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Medical travel insurance

We are a couple in 60’s and early 70’s traveling to France for several weeks next year. We have never bothered with travel insurance before but knowing Medicare doesn’t cover us in Europe, we feel it’s probably time to carry health insurance.

We don’t really need any of the other coverages, when we had to cancel this trip last year, we were able to recoup most of our money. We don’t check baggage. Rental car covered by credit card. No tours or cruises.

Both of us in excellent health. So just thinking for accidents or fluke medical emergency.

Insurance broker recommended GeoBlue tied to Bluecross Blueshield. This would run almost $20 a day for the two of us. That adds up! As said, we have no experience with these policies.

Any advice would be appreciated.

Posted by
826 posts

I'm in your demographic and similar situation. I have been buying the AMEX Assurance coverage for medical only. Just bought for December trip and it was about $65 for 100K coverage for two of us. Thankfully I've never actually had to use it. Hoping it works if I ever do have to.

Posted by
162 posts

I've used GeoBlue for the past couple of years for my trips and no complaints. They have a good website with helpful tools. They do have a few options about how much coverage you want and how much of a deductible you're willing to pay. I actually get an annual policy with them which is a good way to cover yourself for a number of weeks or more than one trip a year.

Posted by
6540 posts

Just checking - is Medicare the only health insurance you currently have at home?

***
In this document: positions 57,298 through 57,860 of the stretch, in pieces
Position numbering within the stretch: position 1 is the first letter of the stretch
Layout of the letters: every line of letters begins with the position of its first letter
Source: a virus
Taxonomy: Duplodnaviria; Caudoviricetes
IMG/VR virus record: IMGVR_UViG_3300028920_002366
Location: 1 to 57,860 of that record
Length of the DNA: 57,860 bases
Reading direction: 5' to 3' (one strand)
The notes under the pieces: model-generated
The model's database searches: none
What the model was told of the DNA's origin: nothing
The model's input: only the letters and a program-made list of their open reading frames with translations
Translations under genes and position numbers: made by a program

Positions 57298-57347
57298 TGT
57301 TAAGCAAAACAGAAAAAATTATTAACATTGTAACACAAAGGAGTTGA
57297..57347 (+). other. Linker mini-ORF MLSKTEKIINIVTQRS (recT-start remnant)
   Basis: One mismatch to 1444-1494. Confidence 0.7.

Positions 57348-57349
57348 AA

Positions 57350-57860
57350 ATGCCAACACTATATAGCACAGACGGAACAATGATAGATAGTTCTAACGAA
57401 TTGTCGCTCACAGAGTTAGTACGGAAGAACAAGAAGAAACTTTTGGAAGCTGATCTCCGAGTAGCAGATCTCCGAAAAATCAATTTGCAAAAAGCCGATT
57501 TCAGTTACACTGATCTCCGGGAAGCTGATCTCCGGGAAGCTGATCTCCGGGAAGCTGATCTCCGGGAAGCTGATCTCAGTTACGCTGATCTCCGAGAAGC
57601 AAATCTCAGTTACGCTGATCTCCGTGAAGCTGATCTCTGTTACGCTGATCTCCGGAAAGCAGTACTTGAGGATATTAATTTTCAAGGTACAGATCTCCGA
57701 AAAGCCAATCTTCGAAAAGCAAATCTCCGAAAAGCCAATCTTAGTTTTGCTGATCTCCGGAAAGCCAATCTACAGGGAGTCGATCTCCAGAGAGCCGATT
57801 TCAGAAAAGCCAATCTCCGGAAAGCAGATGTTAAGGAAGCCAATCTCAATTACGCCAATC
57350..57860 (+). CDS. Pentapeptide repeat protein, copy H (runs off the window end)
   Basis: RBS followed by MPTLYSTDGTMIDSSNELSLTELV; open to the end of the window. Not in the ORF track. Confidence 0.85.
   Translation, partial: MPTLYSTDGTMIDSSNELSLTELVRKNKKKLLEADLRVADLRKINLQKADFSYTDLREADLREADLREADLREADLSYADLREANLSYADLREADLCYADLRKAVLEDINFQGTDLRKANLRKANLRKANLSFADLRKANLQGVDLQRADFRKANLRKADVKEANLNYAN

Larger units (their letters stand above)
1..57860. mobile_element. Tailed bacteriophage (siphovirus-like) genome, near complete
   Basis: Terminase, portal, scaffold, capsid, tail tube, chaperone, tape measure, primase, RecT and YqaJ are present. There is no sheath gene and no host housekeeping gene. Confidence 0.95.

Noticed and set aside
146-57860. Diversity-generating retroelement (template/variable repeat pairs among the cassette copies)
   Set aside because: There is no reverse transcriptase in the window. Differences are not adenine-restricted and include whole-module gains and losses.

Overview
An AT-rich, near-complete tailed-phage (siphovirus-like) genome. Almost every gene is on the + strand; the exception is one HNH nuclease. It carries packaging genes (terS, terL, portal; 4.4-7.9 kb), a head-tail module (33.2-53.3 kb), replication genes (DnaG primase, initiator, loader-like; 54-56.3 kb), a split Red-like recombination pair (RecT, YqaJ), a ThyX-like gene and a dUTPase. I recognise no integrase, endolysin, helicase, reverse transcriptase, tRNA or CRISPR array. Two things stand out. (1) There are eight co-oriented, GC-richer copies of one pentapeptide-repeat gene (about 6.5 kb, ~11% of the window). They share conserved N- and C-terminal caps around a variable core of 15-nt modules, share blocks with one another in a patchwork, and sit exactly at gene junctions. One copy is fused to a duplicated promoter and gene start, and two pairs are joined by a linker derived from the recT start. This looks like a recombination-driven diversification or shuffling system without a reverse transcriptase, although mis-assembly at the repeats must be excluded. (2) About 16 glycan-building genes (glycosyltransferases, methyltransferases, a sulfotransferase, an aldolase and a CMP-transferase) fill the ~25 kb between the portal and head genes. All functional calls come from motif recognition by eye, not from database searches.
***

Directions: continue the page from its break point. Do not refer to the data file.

Posted by
361 posts

We only buy medical and evacuation/repatriation insurance unless we have high non-refundable expenses. I’ve used GeoBlue for an annual policy and thought it reasonable but we are a few years younger than you. Also check InsureMyTrip or squaremouth websites to shop for different options. You can select the coverages you want and it will show you options available. It goes without saying, read all the fine print carefully so you know what you are buying.

Posted by
4870 posts

It is quite true that straight Medicare part A and part B do not cover travel overseas. However, many people have supplemental policies that might. My first step would be to closely examine the coverage that you have just in case. Would buying a supplemental policy that does cover overseas travel be cheaper than travel insurance? I don't know, you would have to price it out.

My medicare advantage plan does cover medical overseas for emergency or urgent care which is exactly the sort of coverage you are saying that you are interested in.

Posted by
20 posts

Our Medicare Supplemental Plan G (Medigap) and our Chase Sapphire Preferred Visa provide some medical coverage for international travel.

Posted by
2545 posts

Any coverage through your credit card or Medicare supplement is likely “pay and chase”. That is you pay for care up front and then collect from your credit card or insurance. Look at insuremytrip.com and call their customer service to review your options. Consider evacuation coverage as well as medical. The cost of evacuation can be quite high. Rare event but that is what insurance is for. $20/day? Not bad at all. With COVID the cost of insurance has risen dramatically.

Posted by
4870 posts

Alan, I don't think that too many people mind filing a claim upon their return. Maybe I am wrong but I would rather file a claim upon return for a known medical cost where the expense is covered by pre-existing insurance than pay for insurance coverage I may not need.

Posted by
2545 posts

Alan, I don't think that too many people mind filing a claim upon their return